By Corrie Mitchell
Religion News Service
WASHINGTON (RNS) Amid calls to get more Muslims using the Internet, experts who have studied Muslims online caution that the virtual Islamic community can be a “double-edged sword.”
While the proliferation of Muslim websites provides a platform for a multitude of voices, Sahar Khamis, communication professor at the University of Maryland, College Park, said there is a shortage in the amount of rational, critical deliberation and debate taking place online.
The Pew Forum on Religion & Public Life recently released a report suggesting that Muslims who use the Internet tend to have a more favorable view of Western movies, music and television than their offline counterparts.
Though Khamis said she’d like to see more Muslims online — a median of 18 percent of Muslims worldwide regularly use the Internet, according to Pew — she wants it to be in a way that promotes civil discourse. As it stands, that is generally not the case.
Khamis, who co-authored the 2009 book “Islam Dot Com: Contemporary Islamic Discourses in Cyberspace,” highlighted three mainstream Muslim websites — islamonline.net, islamway.com and amrkhaled.net – in a recent talk at the American Islamic Congress.
The problem, she said, is that all three sites tend to lack a negotiated middle ground. Like-minded posters reached consensus, while those with differing views often expressed themselves in aggressively inappropriate ways.
Using Arabic terms, she said that there is “no genuine shura (consultation) or ijtihad (interpretation) in an Islamic context online,” Khamis said, adding that those two elements are vital to a properly functioning virtual Muslim community. Without it, Muslim websites can be a “double-edged sword,” she said.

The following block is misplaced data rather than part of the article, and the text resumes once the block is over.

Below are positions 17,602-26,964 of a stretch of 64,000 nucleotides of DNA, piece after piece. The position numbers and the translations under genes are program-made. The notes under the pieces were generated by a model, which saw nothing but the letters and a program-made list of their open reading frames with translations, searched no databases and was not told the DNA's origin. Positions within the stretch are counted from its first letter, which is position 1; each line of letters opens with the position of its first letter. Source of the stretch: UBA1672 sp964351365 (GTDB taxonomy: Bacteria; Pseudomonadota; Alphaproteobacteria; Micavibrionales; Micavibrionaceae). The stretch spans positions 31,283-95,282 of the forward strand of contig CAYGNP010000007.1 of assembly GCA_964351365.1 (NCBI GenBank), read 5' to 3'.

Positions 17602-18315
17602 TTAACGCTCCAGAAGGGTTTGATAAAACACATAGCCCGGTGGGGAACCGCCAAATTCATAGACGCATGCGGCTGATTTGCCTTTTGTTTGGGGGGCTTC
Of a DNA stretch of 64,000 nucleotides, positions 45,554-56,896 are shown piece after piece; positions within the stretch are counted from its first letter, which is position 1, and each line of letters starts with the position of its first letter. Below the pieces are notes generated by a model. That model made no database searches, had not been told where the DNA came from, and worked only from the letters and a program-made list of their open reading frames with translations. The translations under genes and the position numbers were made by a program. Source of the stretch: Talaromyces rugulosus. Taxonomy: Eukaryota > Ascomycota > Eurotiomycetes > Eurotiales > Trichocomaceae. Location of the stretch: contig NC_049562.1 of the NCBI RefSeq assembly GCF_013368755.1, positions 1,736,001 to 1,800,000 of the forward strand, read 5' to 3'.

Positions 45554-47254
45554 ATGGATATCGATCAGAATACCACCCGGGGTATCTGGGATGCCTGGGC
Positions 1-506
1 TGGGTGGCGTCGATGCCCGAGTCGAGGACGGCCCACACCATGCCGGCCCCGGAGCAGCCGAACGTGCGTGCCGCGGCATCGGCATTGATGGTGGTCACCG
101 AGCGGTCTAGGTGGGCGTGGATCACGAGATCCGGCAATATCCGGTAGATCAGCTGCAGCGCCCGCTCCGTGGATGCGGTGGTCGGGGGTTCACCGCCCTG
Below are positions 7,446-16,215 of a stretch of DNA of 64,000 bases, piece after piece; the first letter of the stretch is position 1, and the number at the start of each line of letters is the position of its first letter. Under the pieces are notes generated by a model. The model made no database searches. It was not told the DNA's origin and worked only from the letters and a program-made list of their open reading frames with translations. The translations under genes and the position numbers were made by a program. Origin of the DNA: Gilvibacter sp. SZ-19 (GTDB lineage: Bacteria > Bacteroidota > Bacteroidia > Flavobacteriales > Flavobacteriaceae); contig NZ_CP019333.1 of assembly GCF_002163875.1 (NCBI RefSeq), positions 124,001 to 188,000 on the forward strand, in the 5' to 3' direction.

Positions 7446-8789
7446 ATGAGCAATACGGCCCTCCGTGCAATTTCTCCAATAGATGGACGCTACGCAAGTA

Khamis said that the growth of the online Islamic community has introduced the “threat of uninformed religious advice, or fatwas, from online muftis” (interpreters of Muslim law). She said online forums tend to lack traditional Muslim scholars, and websites from authoritative voices “are not very well-visited websites.”
Another missing piece of the virtual Islamic community? Moderators. Khamis said that the posts on IslamOnline’s English forum, where users often deride others as “kaffirs,” (heretics and nonbelievers), shocked her and her co-author, Mohammed el-Nawawy.
“It’s a very troubling phenomenon, that we’re seeing this kind of uncivil discourse,” Khamis said.
This isn’t just an issue for the online Muslim community, said Jen’nan Read, a scholar at the Duke Islamic Studies Center, noting that the take-no-prisoners style of discussion is reflective of wider society. Most people seeking online forums, she said, are either looking for a place where others will agree with them or a place to argue.
“I’d be shocked if you found a real useful dialogue,” Read said. She also cautioned that the online Muslim community is not representative of all Muslims. “The online community is not representative of anyone. Period.”
Mohammed Abdul Aleem, CEO of another popular website, islamicity.com, said the presence of Muslims online has helped organize the Muslim community, allowing it to more easily counter anti-Islamic sentiments by relaying messages about Islam. Using informal polls, he estimates that 20-25 percent of IslamiCity traffic is from non-Muslims.
“We do see a good amount of discussion that is taking place,” Aleem said. While IslamiCity has rules against denigrating people or their religion, Aleem said there had been few instances where they’ve had to delete offensive posts.
“I think everyone is getting to terms with the freedom to express whatever they want to express,” Aleem said. “I think we are seeing that there is more rational debate about things.”